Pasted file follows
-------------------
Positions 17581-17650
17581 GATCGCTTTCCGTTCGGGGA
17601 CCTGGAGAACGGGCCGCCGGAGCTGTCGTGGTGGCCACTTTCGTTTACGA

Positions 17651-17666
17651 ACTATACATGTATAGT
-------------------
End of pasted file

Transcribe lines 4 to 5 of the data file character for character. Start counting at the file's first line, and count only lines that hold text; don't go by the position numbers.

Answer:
Positions 17651-17666
17651 ACTATACATGTATAGT